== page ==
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Publication Briefs
 

Study Shows Veterans Using VA and Non-VA Care Experience More Healthcare "Hassles" than Veterans Using VA Care Only


BACKGROUND:
VA increasingly pays for care to be provided to its patients by non-VA providers in the community, which may improve access to care, but could complicate care coordination. Recognized as a measure of care coordination, the Hassles scale (16-item Health Care System Hassles Scale) lists problems that patients, especially those with greater medical complexity, may encounter with their general healthcare, as opposed to their care experience during one specific visit or with one specific provider. Investigators in this study compared "hassles" experienced by Veterans receiving VA healthcare only versus those receiving dual care from both VA and non-VA community providers. Investigators analyzed survey data from 2017-2018 from 2,444 randomly selected Veterans with four or more primary care visits in the prior year at one of 12 VA primary care clinics in four geographically diverse regions of the U.S. Covariates included participants' sociodemographic characteristics (sex, age group, race/ethnicity, education, and marital status) and self-reported ratings of overall physical and mental health status.

FINDINGS:

  • Controlling for sociodemographics and self-rated physical and mental health, dual-care users experienced more hassles than VA-only users (adjusted predicted average 5.5 vs. 4.3 hassles).
  • The overall number of reported hassles ranged from 0 to 16, with 79% of Veterans reporting that they experienced one or more hassles. The top five hassles were: 1) long waits for an appointment for specialty providers or clinics (56%); 2) poor communication between different healthcare providers (44%); 3) lack of information about which treatment options are best for your medical conditions (41%); 4) lack of information about your medical conditions (40%); and 5) difficulty getting questions answered or getting medical advice between scheduled appointments (40%).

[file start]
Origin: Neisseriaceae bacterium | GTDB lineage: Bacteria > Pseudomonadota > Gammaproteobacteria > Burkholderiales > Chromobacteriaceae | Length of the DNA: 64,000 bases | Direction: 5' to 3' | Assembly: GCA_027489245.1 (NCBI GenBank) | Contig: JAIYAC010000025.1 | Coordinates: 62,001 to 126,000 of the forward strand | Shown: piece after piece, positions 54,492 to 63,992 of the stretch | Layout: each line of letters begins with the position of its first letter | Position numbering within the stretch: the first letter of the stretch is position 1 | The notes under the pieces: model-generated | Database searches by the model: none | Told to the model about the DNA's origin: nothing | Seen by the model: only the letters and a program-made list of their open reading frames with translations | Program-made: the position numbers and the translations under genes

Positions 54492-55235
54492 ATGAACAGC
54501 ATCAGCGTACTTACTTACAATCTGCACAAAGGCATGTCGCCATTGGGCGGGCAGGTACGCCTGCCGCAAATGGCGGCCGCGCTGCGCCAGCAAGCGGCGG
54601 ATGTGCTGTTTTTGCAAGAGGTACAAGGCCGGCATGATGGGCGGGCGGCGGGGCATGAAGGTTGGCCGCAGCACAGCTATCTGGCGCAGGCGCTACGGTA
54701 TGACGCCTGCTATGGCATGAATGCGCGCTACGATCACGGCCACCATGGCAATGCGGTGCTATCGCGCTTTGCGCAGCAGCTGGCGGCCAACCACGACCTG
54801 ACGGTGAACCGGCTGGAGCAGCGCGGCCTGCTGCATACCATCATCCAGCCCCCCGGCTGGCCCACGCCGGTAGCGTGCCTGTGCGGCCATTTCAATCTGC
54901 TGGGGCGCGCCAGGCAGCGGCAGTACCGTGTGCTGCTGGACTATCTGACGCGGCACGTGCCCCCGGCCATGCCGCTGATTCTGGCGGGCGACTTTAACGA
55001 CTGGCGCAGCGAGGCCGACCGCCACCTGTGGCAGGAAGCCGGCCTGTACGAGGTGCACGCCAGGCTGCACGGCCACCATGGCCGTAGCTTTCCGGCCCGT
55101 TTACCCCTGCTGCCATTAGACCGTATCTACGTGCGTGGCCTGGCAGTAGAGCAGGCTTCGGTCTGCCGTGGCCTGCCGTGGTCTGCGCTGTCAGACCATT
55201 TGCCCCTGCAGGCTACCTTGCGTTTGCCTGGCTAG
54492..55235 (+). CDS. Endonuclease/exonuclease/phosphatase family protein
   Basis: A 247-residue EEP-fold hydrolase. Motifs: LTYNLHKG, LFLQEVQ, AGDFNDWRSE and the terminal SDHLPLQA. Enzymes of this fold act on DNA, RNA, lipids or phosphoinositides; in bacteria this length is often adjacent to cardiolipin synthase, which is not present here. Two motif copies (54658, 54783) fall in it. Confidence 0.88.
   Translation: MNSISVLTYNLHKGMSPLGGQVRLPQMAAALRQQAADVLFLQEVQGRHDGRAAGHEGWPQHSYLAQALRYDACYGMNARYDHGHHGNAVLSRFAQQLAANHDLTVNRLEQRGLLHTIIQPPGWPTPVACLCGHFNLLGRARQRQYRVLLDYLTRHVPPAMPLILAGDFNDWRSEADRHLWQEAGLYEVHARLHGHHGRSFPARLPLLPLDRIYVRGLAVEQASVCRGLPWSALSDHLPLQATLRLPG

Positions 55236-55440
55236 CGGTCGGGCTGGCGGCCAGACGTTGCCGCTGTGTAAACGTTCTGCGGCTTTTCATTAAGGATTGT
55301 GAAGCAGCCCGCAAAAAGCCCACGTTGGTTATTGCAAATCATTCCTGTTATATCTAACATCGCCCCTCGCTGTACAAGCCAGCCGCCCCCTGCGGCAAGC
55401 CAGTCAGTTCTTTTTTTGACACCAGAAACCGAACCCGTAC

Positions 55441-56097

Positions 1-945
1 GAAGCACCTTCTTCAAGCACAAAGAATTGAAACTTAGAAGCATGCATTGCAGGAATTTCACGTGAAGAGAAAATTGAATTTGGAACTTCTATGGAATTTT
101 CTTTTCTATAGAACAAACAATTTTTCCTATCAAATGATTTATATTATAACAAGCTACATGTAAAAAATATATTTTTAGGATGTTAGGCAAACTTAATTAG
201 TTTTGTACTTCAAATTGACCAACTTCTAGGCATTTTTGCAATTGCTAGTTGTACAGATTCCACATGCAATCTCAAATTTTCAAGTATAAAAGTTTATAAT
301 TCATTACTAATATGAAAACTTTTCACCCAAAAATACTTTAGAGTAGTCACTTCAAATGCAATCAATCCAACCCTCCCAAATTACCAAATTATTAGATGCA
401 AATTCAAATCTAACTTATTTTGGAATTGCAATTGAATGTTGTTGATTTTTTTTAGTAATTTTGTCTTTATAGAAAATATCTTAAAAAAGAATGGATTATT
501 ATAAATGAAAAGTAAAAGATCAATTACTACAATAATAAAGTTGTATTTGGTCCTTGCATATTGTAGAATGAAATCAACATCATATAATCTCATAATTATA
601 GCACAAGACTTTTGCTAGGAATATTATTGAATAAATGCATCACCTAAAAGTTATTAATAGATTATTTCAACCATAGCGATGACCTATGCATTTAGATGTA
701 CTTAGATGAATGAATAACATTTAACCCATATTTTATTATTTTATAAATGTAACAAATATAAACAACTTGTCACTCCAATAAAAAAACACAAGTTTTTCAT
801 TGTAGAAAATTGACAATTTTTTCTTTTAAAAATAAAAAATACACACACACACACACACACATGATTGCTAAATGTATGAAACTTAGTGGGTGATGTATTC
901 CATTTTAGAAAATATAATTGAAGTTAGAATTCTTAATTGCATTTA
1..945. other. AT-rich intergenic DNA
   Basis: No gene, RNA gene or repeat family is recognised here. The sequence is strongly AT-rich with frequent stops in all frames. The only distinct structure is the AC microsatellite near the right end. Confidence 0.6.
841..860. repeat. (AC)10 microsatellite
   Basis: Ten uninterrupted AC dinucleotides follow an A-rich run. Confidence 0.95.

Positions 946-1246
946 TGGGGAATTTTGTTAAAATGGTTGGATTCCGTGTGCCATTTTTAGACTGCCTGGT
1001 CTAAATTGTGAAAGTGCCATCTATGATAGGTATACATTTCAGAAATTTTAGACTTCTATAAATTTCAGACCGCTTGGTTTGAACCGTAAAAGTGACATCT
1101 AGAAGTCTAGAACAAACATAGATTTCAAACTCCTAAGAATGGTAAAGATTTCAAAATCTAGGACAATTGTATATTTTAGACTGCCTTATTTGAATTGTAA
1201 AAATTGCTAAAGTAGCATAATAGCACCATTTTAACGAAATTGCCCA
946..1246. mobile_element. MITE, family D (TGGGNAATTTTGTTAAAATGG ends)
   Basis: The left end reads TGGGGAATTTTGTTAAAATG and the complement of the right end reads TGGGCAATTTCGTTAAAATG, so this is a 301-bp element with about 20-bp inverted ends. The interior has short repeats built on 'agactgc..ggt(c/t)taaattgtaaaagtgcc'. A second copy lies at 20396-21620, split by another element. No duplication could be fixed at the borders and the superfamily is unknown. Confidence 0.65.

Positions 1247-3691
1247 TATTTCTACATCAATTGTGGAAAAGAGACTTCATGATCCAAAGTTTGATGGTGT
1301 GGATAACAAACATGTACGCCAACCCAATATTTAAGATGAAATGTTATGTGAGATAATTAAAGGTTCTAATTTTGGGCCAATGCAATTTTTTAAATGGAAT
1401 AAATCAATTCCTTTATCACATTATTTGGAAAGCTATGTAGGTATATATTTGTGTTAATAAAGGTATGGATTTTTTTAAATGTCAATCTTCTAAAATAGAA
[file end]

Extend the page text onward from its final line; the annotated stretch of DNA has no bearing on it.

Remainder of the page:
• Significantly higher proportions of Veterans who received their healthcare from VA providers only rated their health as “good,” “very good,” or “excellent” compared to Veterans who received dual care (physical health: 64% vs 56%; mental health: 72% vs 66%).

IMPLICATIONS:

  • Anticipated increases in Veterans accessing community-based care may require new strategies to help VA primary care teams optimize care coordination for dual care users.

LIMITATIONS:

  • Dual-care users in this study sample reported both worse physical and mental health, which may signal that they were sicker in other ways that the study could not control for.
  • The Hassles scale may not have captured more nuanced factors that could inform opportunities for improved care coordination or best practices.
  • Investigators did not assess specific factors that may have contributed to Veterans’ use of non-VA care, such as other forms of insurance, geographical access, wait times, or some other barrier.

AUTHOR/FUNDING INFORMATION:
This study was funded through the Quality Enhancement Research Initiative (QUERI). Dr. Ganz co-leads the Care Coordination QUERI. Drs. Noël, Finley, and Penney are part of The Elizabeth Dole Center of Excellence for Veteran & Caregiver Research; Drs. Ganz, Lee, Olmos-Ochoa, Chawla, and Rose, and Mss. Barnard, Barry, and Simon are part of HSR&D’s Center for the Study of Healthcare Innovation, Implementation and Policy (CSHIIP).


Noël P, Barnard J, Barry F, Simon A, Lee M, Olmos-Ochoa T, Chawla N, Rose D, Stockdale S, Finley E, Penney L, and Ganz D. Patient Experience of Healthcare System Hassles: Dual System vs. Single System Users. Health Services Research. May 7, 2020; Epub ahead of print.

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